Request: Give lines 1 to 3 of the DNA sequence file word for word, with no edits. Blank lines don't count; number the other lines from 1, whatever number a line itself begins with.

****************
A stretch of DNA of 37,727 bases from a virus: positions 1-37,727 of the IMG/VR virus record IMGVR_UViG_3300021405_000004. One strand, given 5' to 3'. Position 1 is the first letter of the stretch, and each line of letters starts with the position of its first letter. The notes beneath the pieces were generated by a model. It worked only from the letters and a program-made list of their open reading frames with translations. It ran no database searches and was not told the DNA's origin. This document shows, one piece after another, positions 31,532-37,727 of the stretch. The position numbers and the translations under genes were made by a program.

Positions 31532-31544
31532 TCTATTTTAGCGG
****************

A stretch of DNA of 37,727 bases from a virus: positions 1-37,727 of the IMG/VR virus record IMGVR_UViG_3300021405_000004. One strand, given 5' to 3'. Position 1 is the first letter of the stretch, and each line of letters starts with the position of its first letter. The notes beneath the pieces were generated by a model. It worked only from the letters and a program-made list of their open reading frames with translations. It ran no database searches and was not told the DNA's origin. This document shows, one piece after another, positions 31,532-37,727 of the stretch. The position numbers and the translations under genes were made by a program.

Positions 31532-31544
31532 TCTATTTTAGCGG